The Dos Pueblos High School yearbook editors spent 14 hours on a Zoom video conferencing meeting one day and spent hours using online communication, so the yearbook staff page in the 300-plus page book is designed to look like a Zoom call.
It’s just one of the many adjustments amid the coronavirus pandemic, and students worked hard to provide a lasting record of the 2019-20 school year.
“It was a difficult journey, but I don’t think I would trade it for anything in the world,” said senior Nora Kelly, the yearbook editor in chief. “It’s nice to see my team come together, and we wanted to give this book to our community.”
Students submitted the yearbook Tuesday and hope to receive it by early June.
The book is expected to be distributed to more than 1,100 people.
Like the rest of the schools in Santa Barbara County and California, DPHS in Goleta stopped in-person classes and will remain closed through the end of the academic year.
While others were winding down, the student-led yearbook staff continued on the 2020 edition of “The Image.”
Students didn’t know last month would be the final time they would set foot on their campus this school year.
Almost one-third of the yearbook, including the index, needed to be finished when students had the final day of campus-based instruction.
Kelly, 17, and her best friend, Kelly Gilmore, a senior and the yearbook copy editor, scrambled to figure out what to do.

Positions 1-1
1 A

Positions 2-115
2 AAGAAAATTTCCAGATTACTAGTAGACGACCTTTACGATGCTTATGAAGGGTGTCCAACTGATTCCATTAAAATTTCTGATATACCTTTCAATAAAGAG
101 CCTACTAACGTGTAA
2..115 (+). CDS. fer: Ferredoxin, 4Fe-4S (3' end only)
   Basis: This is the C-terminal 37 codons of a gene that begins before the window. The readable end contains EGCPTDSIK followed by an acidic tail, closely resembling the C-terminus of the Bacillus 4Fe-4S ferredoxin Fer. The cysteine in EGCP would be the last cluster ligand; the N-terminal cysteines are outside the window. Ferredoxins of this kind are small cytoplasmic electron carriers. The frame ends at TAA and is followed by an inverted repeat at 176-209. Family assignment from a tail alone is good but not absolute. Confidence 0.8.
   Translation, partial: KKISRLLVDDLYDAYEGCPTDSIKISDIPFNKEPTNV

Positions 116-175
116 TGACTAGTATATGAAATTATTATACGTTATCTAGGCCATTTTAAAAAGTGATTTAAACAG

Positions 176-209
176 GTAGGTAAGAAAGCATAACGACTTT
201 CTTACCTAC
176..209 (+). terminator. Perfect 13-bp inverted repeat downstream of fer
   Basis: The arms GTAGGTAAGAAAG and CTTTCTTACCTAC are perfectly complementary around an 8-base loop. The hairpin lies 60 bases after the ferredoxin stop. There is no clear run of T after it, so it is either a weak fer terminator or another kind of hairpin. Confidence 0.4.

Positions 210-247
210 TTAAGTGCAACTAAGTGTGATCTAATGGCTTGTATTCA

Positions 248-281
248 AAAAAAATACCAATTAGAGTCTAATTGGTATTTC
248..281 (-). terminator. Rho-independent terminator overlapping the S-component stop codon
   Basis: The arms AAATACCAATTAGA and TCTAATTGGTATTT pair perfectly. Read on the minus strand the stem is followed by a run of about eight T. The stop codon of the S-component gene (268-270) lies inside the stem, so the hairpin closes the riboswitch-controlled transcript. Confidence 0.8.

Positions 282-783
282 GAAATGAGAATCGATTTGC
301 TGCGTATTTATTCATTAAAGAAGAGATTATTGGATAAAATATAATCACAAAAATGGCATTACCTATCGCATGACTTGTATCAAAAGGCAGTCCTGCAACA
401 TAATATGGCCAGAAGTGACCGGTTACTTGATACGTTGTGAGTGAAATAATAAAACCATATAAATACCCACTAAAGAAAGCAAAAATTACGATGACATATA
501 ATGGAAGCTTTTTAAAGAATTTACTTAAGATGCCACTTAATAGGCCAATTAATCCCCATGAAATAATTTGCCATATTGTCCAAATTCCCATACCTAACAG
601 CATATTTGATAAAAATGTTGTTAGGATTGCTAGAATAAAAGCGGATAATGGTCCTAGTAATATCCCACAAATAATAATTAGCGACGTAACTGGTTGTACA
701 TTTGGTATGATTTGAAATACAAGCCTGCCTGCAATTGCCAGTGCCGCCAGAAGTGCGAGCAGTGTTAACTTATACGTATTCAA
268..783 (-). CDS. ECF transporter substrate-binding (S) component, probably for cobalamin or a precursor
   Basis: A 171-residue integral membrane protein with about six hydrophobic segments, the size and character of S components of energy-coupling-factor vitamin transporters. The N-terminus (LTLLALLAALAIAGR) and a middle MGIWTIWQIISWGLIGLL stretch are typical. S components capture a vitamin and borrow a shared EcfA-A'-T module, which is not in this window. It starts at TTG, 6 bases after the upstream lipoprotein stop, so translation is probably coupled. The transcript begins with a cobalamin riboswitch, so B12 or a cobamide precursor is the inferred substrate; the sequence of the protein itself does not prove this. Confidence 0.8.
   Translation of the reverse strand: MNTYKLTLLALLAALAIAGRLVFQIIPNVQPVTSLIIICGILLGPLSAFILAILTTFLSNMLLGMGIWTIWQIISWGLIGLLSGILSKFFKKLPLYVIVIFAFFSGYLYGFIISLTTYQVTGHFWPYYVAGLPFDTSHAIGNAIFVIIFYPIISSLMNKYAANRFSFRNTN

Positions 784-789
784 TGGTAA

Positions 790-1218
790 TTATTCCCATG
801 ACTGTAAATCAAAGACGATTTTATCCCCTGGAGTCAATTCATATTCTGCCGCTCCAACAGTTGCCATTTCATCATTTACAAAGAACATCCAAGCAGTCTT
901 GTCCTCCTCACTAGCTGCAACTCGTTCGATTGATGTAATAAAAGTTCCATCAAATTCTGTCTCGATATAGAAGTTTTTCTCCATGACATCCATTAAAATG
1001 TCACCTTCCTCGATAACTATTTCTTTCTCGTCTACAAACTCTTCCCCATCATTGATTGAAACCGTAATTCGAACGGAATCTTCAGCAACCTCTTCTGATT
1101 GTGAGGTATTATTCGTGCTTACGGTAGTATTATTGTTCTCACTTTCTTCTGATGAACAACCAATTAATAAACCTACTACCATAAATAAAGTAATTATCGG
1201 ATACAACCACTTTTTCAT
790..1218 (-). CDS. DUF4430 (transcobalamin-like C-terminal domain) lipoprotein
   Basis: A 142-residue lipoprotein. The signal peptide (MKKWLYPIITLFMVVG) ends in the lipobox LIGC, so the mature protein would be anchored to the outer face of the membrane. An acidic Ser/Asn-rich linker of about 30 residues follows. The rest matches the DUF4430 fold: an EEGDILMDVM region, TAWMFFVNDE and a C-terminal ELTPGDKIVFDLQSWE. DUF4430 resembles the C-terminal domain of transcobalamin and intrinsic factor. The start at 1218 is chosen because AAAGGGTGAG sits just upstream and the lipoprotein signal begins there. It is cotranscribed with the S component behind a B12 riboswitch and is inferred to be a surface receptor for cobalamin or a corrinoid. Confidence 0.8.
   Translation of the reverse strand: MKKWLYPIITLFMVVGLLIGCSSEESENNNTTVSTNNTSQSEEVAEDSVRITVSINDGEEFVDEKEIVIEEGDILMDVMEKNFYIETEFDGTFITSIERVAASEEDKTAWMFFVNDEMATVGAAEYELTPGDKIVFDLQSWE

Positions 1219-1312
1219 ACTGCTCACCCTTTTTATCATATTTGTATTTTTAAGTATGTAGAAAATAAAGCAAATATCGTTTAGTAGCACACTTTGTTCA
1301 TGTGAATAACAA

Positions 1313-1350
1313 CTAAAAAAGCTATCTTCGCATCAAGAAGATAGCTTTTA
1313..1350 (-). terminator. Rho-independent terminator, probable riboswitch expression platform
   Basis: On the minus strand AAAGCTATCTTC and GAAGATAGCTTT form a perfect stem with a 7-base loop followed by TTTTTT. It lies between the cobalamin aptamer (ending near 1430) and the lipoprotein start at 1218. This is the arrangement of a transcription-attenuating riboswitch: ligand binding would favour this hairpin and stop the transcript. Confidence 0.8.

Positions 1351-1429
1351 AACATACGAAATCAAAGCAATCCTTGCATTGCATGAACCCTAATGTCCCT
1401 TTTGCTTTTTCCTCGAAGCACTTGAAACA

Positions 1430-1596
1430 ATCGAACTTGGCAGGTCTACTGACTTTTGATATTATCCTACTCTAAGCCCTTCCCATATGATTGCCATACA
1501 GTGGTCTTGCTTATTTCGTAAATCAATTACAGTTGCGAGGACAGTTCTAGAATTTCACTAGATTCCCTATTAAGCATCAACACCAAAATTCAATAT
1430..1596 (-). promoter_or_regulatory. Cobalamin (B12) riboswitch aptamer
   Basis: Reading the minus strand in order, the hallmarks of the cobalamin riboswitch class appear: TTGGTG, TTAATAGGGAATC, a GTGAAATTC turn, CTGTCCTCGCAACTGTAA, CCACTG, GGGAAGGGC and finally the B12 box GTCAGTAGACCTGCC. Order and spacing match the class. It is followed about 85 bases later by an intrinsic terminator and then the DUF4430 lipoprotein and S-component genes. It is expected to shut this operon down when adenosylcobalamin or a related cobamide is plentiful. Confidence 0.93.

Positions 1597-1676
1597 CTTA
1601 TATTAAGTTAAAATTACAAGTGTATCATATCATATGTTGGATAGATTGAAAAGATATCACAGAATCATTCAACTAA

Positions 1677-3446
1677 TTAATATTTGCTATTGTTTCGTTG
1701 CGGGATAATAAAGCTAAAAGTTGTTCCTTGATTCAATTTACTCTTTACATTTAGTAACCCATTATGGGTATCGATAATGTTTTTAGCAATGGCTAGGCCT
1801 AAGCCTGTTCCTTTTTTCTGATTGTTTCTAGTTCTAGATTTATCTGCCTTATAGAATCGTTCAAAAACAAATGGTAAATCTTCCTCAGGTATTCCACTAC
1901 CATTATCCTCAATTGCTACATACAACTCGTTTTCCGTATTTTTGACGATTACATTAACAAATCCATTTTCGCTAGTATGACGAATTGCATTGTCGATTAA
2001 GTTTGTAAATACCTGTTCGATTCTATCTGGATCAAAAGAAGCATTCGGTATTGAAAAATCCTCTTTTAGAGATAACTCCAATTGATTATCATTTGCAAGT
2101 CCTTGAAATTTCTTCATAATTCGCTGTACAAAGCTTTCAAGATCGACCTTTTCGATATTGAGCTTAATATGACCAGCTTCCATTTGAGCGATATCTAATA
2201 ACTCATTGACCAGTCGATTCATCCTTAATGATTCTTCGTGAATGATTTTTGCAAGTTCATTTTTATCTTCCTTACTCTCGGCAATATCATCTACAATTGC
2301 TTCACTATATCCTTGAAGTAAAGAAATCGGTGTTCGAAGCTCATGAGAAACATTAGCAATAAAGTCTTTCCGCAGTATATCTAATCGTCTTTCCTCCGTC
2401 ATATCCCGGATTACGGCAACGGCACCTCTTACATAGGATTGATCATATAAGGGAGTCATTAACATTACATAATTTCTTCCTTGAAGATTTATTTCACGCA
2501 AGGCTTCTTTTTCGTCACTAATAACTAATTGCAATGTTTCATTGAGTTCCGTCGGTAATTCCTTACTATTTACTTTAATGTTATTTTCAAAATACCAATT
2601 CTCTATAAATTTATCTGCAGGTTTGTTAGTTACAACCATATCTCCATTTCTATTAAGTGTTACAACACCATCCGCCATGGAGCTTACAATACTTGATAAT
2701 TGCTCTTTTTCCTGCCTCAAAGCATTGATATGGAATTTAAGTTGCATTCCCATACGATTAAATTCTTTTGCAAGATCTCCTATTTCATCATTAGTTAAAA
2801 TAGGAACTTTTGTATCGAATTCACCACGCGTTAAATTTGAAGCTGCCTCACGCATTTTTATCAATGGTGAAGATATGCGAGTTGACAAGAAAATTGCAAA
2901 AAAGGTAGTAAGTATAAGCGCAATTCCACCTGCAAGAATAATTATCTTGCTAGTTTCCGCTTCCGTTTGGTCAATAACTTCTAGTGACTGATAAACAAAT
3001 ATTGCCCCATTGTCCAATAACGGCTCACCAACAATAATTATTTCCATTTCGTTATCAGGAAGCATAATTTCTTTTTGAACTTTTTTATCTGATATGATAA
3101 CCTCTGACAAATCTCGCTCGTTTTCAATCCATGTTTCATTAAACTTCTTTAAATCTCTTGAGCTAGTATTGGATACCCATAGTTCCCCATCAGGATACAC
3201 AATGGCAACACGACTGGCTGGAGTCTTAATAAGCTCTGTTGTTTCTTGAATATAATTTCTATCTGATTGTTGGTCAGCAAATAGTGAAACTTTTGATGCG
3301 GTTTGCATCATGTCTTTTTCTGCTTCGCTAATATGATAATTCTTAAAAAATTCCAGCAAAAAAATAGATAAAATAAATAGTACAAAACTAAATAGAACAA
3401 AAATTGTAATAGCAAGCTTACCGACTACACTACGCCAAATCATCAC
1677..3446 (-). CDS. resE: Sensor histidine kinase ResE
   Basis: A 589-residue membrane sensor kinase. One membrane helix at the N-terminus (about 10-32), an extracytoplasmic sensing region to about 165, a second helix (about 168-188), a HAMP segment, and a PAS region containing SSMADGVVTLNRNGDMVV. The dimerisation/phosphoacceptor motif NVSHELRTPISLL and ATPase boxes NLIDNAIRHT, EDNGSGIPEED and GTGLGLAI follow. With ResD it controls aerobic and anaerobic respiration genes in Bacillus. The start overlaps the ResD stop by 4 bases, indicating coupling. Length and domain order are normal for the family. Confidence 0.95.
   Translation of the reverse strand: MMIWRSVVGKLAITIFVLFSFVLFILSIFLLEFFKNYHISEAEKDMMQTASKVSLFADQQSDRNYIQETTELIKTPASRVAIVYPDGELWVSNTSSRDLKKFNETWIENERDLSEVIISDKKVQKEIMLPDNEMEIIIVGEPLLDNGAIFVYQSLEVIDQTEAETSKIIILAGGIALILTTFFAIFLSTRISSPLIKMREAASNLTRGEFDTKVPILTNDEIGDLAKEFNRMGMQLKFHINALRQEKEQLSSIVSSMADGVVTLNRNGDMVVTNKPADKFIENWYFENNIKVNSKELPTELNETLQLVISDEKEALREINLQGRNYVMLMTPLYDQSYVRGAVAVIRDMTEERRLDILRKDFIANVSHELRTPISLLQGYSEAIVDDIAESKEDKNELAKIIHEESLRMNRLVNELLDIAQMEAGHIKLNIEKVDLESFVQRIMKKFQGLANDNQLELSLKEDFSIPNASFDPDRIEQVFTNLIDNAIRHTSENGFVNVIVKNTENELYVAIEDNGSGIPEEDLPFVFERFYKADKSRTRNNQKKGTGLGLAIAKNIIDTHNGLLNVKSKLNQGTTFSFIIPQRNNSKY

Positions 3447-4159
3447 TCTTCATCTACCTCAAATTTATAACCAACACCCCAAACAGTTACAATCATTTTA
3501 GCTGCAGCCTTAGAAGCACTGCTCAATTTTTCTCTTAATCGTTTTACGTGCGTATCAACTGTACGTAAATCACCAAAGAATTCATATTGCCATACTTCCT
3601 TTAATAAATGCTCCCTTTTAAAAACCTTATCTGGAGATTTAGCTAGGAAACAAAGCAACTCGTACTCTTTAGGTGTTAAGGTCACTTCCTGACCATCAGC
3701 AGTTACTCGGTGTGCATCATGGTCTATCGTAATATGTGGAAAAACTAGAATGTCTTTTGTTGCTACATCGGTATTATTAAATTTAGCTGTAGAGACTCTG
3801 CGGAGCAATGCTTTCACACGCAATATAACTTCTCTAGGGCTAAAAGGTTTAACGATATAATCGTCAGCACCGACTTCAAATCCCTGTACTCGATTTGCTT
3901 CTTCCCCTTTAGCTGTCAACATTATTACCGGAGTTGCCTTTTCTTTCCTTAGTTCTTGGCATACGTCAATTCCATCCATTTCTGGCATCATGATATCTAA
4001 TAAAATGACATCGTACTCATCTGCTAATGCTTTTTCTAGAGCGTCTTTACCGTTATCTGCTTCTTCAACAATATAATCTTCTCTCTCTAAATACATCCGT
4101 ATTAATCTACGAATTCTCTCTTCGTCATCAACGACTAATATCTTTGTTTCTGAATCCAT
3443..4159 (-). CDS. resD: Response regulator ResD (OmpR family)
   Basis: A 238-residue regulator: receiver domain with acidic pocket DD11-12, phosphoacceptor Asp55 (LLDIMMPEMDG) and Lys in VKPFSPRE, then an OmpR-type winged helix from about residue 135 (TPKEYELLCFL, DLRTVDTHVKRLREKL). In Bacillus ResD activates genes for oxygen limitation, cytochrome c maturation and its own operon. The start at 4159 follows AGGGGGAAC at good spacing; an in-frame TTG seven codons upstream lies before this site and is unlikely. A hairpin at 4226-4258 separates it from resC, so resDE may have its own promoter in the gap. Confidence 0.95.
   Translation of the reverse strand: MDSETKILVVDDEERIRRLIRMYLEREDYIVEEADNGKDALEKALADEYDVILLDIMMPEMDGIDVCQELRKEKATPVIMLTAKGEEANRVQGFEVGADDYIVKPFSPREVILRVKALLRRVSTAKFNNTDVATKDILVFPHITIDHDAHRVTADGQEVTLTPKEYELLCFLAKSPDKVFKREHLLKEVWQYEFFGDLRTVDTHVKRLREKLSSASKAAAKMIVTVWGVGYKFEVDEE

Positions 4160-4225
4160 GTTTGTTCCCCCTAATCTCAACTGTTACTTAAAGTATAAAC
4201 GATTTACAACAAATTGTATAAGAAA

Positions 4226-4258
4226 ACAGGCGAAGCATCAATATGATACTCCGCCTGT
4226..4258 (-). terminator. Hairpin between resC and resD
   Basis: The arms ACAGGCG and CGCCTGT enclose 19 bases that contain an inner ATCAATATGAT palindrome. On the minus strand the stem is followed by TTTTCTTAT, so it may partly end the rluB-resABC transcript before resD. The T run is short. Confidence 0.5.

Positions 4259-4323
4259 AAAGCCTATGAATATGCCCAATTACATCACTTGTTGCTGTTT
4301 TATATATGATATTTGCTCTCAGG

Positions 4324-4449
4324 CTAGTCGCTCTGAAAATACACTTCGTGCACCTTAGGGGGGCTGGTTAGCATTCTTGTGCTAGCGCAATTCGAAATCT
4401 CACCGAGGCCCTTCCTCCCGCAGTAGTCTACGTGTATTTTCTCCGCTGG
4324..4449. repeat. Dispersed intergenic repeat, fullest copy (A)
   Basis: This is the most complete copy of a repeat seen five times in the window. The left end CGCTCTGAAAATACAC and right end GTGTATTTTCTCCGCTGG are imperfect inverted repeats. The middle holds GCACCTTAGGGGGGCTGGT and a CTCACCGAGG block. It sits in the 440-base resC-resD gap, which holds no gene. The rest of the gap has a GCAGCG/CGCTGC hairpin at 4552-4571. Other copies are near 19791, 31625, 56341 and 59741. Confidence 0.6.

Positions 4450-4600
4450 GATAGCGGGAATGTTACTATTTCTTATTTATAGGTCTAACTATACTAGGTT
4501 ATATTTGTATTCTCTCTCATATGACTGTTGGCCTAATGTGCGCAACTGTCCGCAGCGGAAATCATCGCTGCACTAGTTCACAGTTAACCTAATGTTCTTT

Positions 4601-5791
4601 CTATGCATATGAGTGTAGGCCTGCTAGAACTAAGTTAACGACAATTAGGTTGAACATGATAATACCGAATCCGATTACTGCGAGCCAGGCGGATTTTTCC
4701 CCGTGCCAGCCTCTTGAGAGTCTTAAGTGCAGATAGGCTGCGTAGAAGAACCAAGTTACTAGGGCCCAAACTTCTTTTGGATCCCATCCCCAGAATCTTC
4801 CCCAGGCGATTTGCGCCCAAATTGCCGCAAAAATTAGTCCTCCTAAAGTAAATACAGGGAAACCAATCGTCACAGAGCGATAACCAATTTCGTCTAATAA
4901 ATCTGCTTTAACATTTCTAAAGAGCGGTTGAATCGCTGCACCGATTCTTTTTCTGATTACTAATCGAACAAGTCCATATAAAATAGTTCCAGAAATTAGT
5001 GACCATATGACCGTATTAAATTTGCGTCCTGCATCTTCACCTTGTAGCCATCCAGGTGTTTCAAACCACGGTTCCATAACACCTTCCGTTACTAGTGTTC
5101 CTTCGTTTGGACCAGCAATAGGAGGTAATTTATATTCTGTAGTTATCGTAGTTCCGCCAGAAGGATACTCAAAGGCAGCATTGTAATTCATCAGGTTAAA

Various spring sport matches and special events like prom were canceled or postponed as a result of COVID-19, all gatherings traditionally featured in the book.
There were about 13 spreads — 26 pages — of sports “that wouldn’t be filled in and the rest of the year we were going to cover,” Kelly said. “We had a few stories we were able to get started on before the sports season got fully cut, and got a few angles down.”
Around their classroom, sticky notes are used to jot down content ideas.
Students brainstormed ways to document keepsake memories.
“We started ripping sticky notes off and tried to come up with new ideas,” Kelly said. “As the days progressed, we started to realize this is unreasonable for how many pages we needed to fill up.”
Yearbook staff were determined to fill every page with fresh content and ensure the school year is covered.
“Everyone takes pride in their work,” Kelly said. “We didn’t want to leave any pages blank.”